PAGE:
dc.identifier.citationThe 17th Annual Meeting of the Society for Research on Nicotin and Tobacco (SRNT), Toronto, ON., Canada, 16-19 February 2011. In Abstracts of the SRNT 17th Annual Meeting, 2011, p. 35, abstract PA15-3en_US
dc.identifier.urihttp://hdl.handle.net/10722/143029-
dc.descriptionPaper Session 15 - The Challenge of Second-Hand Smoke: PA15-3-
dc.description.abstractBACKGROUND: After the Smoking Ordinance enacted in HK since 1/2007, shifting of smoking from outdoor to home was found, home becomes a major source of secondhand smoke (SHS) exposure of nonsmokers. OBJECTIVES: It aimed to assess the SHS exposure of babies and mothers living with smoking fathers of two housing types by using a biomarker. METHODS: Trios of smoking father, non-smoking mother and a baby under 18-months were recruited from Maternal and Child Health Centres (MCHCs) from 6/2008 to 10/2009. Consented couples completed the baseline survey including demographic data, fathers’ household smoking behaviors and mothers’ actions in protecting babies from household SHS exposure. Saliva samples from baby and mother were collected and then sent to the National University of Singapore for cotinine analyses. Log-transformations were used for the saliva cotinine due to skewed data. There were 2 housing types (public/private) and father was asked if they smoked at home (yes/no). MANOVA was used to compare the babies’ and mothers’ cotinine levels when fathers smoked at home under the 2 housing types. RESULTS: 1,158 trios were consented. 1,142 mothers’ and 1,058 babies’ samples were assayed. The mean age of the fathers and mothers was 35.5(±7.0) and 31.2(±4.9). The mean mothers’ cotinine level was 12.15ng/ml (±61.20) while babies’ was 2.38ng/ml (±6.01). 606 and 501 trios were living in public and private housing. Fathers’ smoked at home led to higher mothers’ and babies’ saliva cotininary (mean log of mothers’ cotininary: 0.14±0.62 vs. 0.05±0.55, p=0.06; babies: 0.16±0.38 vs. 0.07±0.34, p=0.003). Housing types influenced babies’ cotinine level (public: 0.17±0.37; private: 0.10±0.36, p=0.01). MANOVA showed that fathers smoked at home (Λ=0.99, p=0.01) and housing types (Λ=0.99, p=0.01) were positively related to the saliva cotinine levels. CONCLUSIONS: Father smoked at home and the housing types have greater impact on babies’ saliva cotininary, showing that they were highly exposed at home and in public housing environment. HK government should promote smoke-free homes and to provide more smoking cessation services to minimize the household SHS exposure to babies-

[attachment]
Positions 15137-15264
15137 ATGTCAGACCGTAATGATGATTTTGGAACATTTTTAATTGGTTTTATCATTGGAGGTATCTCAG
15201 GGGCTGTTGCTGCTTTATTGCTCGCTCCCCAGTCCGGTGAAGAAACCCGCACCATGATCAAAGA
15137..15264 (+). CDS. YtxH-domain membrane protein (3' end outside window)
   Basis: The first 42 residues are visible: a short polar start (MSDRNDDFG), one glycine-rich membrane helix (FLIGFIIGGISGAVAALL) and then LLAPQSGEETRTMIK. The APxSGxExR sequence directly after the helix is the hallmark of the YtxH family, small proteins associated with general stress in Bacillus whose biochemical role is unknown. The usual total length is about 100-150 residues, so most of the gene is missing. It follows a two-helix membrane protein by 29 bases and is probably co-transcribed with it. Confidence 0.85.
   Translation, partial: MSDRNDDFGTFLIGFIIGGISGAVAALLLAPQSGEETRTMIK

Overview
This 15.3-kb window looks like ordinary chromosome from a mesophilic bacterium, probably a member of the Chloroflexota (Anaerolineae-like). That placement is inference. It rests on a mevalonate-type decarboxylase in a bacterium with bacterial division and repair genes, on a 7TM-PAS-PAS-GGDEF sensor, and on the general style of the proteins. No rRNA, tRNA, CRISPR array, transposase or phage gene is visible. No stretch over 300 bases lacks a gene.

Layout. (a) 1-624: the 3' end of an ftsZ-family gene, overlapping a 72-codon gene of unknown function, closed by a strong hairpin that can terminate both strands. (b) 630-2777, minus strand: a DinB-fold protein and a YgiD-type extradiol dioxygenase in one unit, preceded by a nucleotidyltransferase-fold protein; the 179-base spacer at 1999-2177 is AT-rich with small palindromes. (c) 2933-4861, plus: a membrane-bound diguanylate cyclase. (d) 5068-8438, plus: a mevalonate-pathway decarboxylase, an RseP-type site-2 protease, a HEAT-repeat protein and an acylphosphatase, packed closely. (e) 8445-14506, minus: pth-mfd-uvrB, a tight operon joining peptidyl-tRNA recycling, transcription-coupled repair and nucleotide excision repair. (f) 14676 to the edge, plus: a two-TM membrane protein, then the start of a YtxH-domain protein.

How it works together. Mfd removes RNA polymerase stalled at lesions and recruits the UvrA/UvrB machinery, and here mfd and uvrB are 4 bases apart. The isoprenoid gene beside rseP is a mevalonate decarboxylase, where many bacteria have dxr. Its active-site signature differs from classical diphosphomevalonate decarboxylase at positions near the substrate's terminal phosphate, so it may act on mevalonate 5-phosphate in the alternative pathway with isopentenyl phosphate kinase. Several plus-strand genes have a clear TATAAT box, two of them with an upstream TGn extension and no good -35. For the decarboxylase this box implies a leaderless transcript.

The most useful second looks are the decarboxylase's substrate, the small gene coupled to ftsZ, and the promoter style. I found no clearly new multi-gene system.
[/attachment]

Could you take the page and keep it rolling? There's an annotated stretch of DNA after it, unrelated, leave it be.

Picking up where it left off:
dc.languageengen_US
dc.publisherSociety for Research on Nicotin and Tobacco.-
dc.relation.ispartofAbstracts of the 2011 SRNT 17 th Annual Meeting-
dc.rightsCreative Commons: Attribution 3.0 Hong Kong License-
dc.titleSaliva continine levels of babies and mothers living with smoking fathers under different housing types in Hong Kong: a cross-sectional studyen_US
dc.typeConference_Paperen_US
dc.identifier.emailYau, PLJ: joyau57@hku.hken_US
dc.identifier.emailWong, DCN: cnwong@hkucc.hku.hken_US
dc.identifier.emailChan, SSC: nssophia@hkucc.hku.hken_US
dc.identifier.emailLeung, DYP: dorisl@hkucc.hku.hken_US
dc.identifier.emailLam, TH: hrmrlth@hkucc.hku.hk-
dc.identifier.authorityChan, SSC=rp00423en_US
dc.identifier.authorityLeung, DYP=rp00465en_US
dc.identifier.authorityLam, TH=rp00326en_US
dc.description.naturepublished_or_final_version-
dc.identifier.hkuros184654en_US
dc.identifier.spage35en_US
dc.identifier.epage35en_US
dc.publisher.placeCanada-